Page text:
It is interesting to note that Srila Prabhupada here mentioned fasting until sunset on Ananta Caturdasi, which no one at present seems to be following.
In the case of Vamana and Varaha Dwadasis, since the Ekadasi must be broken on the Dwadasi morning, fasting (according to our suggested usage of the term) for the avatara appearances cannot be done on those two Dwadasis. Thus, the fasting for the avataras is subsumed by the fasting on Ekadasi. There is no rule, however, that there should be no prasad honored until noon on the Ekadasi. Anukalpa can be taken at any time during the Ekadasi. Worship of the avataras would take place the next morning, before breaking the fast for Ekadasi. Feasting could follow at any time.
For the appearances of other avatars, in ISKCON we generally fast only on two days — the appearances of Gauranga and Krishna — taking anukalpa after celebrating the appearance at moonrise and midnight respectively. (We understand that in some ISKCON centers, the practice may be to serve grains instead of anukalpa on these two days, but here we assume that serving anukalpa is the general rule.) For other avataras, most ISKCON centers follow a program of not serving any prasadam until the appearance time of the avatara, then celebrating with abhiseka and kirtan, followed by a grain feast. Rama appeared at noon according to the scriptures, and this is followed by the Navadwip Panjika. However, Srila Prabhupada on one occasion said that we fast until sunset on that day:
So far the Advent Day of Lord Rama Candra, it should be celebrated as Lord Caitanya’s Birthday was done. Fasting up to evening, and then take prasadam, and chant Hare Krishna whole day, and be engaged in reading and chanting off and on, chant for some time, then read for some time, then again have kirtana and so on, throughout the day.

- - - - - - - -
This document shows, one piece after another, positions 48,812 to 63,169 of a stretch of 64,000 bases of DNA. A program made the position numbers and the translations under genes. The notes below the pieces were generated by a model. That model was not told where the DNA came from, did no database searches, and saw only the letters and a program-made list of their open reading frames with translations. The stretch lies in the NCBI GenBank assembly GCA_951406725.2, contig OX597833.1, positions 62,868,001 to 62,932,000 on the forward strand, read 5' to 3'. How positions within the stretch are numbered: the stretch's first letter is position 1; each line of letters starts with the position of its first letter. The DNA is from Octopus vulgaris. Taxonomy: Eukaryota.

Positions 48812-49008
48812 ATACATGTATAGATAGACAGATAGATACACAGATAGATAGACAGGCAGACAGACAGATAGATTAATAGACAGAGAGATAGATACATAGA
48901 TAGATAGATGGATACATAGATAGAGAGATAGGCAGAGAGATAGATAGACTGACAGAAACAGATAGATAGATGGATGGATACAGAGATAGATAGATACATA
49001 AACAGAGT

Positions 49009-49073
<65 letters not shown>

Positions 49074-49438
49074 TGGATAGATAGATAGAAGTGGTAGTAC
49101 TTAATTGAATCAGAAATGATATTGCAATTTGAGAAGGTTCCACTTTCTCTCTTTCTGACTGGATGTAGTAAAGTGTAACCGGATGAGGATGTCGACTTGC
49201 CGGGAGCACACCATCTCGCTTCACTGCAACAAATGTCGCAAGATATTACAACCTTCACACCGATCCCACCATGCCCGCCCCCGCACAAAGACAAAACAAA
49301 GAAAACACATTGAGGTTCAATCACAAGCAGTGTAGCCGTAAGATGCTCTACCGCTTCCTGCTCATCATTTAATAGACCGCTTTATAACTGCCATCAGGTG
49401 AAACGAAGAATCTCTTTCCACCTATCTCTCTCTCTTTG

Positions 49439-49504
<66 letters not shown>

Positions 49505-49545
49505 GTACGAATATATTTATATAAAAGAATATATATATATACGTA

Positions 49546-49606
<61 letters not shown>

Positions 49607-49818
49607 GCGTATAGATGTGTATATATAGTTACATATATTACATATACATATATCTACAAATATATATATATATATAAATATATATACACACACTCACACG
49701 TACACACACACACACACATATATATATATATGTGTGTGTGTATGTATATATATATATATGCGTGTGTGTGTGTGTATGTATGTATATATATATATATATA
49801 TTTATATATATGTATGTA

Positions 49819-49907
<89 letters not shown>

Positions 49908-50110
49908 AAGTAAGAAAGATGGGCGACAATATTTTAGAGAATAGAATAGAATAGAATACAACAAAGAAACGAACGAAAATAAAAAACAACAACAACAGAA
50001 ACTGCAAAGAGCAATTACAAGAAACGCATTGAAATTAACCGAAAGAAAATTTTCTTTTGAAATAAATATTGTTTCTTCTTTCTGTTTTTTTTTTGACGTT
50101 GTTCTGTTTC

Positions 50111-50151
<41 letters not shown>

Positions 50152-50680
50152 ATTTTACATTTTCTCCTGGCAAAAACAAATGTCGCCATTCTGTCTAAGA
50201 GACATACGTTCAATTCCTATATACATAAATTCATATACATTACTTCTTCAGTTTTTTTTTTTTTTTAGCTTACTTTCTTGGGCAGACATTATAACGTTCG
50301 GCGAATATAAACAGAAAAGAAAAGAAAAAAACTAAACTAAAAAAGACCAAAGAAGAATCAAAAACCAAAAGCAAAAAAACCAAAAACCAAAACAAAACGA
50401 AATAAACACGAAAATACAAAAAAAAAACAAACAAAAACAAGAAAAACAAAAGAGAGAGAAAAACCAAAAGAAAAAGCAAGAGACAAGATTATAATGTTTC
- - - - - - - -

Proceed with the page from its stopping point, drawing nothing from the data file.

— Room conversation, March 26, 1977, Bombay
Thus, we perform abhiseka in the evening, followed by feasting, and VCal says, “fasting till sunset”. To follow scripture, however, we should perform the abhiseka at noon, and follow that with feasting. Balarama’s, Nityananda’s and Advaita’s appearance times are not known. Thus, they could be celebrated at any time, followed by feasting.
Even the instruction for fasting until evening for Lord Rama’s appearance seems a little unclear. Do we take grains or non-grains that evening? Most temples take grains, though some insist that you should take only anukalpa.
We are not proposing some grand scheme to overhaul ISKCON’s culture and usage of terminology. Others can say what might be appropriate in this regard. However, since we have been asked to consult on the VCal computer program, we have suggested that the program be modified so as not to perpetrate misunderstandings and confusion. For this reason, we have suggested that the VCal printout be modified to remove all references to fasting procedures. Instead, a supplementary document can be published that will help the reader to observe the various celebrations appropriately.